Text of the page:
W3C home > Mailing lists > Public > public-ldp-wg@w3.org > November 2012

Re: ldp-ISSUE-38 (filtering, inlining): filtered representations and inlining [Linked Data Platform core]

From: Wilde, Erik <Erik.Wilde@emc.com>
Date: Tue, 20 Nov 2012 17:38:38 -0500
To: "nathan@webr3.org" <nathan@webr3.org>
CC: Linked Data Platform Working Group <public-ldp-wg@w3.org>, Roger Menday <roger.menday@uk.fujitsu.com>
Message-ID: <CCD14366.C37F%erik.wilde@emc.com>
hello nathan.

On 2012-11-20 11:04 , "Nathan" <nathan@webr3.org> wrote:
>I'm 99.9999999% sure that it's incorrect, <http://example.org/foo?1> and
><http://example.org/foo?2> and <http://example.org/foo> do not all refer
>to the same resource.

yup, you're right, they are different resources.

>>the visible way is the media type or whatever we create that is ts
>> equivalent. i.e., a client would need to be able to find out at runtime
>> that there is a query parameter called "inline", and what its allowable
>> values are. the uniform interface just tells you that you must expose
>> information in a way that allows a generic HTTP client to GET it, but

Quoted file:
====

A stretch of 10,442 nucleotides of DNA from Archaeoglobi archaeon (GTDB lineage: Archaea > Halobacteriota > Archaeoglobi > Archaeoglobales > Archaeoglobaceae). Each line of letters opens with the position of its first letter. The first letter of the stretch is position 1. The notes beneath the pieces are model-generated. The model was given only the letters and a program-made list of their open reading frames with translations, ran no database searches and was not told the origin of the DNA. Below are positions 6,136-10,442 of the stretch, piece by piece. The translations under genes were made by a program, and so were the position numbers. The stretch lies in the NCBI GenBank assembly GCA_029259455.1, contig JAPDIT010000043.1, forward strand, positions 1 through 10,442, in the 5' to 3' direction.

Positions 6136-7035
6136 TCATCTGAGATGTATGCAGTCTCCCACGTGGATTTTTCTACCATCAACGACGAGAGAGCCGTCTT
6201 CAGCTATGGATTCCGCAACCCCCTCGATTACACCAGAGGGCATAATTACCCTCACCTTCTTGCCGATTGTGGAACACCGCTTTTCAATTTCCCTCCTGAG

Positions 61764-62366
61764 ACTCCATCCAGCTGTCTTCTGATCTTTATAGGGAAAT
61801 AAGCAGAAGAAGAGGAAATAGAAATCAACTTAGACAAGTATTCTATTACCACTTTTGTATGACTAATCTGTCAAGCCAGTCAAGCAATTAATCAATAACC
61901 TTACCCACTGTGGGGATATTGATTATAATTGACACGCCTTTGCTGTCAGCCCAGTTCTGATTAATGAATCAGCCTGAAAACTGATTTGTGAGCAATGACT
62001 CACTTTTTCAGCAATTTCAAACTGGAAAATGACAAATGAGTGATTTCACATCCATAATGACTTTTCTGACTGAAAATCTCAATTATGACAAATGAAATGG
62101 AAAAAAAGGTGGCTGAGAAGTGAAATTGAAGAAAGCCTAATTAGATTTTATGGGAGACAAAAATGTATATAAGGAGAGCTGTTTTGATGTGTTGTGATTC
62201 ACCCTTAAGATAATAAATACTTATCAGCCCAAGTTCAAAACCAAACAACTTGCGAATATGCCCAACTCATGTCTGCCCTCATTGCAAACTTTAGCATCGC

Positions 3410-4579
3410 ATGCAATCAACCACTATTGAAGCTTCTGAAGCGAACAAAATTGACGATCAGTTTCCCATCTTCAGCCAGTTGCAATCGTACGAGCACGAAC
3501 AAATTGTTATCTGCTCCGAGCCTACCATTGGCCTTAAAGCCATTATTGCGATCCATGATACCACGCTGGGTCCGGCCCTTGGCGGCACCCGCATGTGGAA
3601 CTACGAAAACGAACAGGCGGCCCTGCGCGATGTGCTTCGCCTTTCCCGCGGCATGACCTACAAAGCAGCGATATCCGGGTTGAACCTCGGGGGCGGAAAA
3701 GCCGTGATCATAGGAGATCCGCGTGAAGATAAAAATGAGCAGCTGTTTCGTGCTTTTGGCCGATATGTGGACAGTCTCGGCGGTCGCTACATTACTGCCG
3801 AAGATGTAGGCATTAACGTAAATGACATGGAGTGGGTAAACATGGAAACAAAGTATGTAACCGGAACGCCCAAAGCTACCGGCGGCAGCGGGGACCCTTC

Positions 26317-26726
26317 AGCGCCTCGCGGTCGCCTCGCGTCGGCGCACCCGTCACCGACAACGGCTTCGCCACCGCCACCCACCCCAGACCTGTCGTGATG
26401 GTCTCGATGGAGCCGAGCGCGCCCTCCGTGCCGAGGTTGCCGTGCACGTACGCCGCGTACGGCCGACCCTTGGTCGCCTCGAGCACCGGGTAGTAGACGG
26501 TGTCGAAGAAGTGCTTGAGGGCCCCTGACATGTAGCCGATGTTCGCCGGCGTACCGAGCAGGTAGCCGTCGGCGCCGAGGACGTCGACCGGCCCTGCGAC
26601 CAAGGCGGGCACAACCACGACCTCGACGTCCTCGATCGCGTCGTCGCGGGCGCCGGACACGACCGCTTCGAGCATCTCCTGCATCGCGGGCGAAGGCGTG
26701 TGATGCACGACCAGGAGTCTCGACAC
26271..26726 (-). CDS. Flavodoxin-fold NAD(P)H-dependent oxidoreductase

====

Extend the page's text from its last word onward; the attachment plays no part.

>> client would need to understand LDP concepts to understand the URI
>> template.
>No matter how you word the specification, they would always be two
>different resources, with two different representations.

not necessarily different representations, but yes, you could GET both,
and would GET different data. in most designs i see, the assumption would
be that /bugs would provide affordances that can take you to
/bugs?inline=bugs:has_bug, and there are three basic patterns i know of:

- you find typed links. for example, in a feed, you might find <link
rel="next" href="/feed.xml/page=2"/> to get to the next page, but since
URIs are opaque, you wouldn't know the construction rule for this URI, so
to get to page 42, you would need to page through 41 "next" pages.

- you find URI templates in some shape or form, which represent the
construction rules that allows you to construct /feed.xml/page=42 directly
from /feed.xml and the URI template that was embedded in there or linked
from there.

- the media type might hardcode patterns (the OpenSearch model) that
clients knowing that media type have hardcoded as well. if you GET
something that is using that media type, you know that you can construct a
URI and it should work as hardcoded in the media type.

getting back to the question of how these resources are linked: in case 1,
both resources are linked by a typed link. in case 2, both resources are
linked by a URI template that is used to create concrete URIs. in case 3,
both resources are linked by URI construction rules hardcoded into the
media type.


Received on Tuesday, 20 November 2012 22:39:25 UTC

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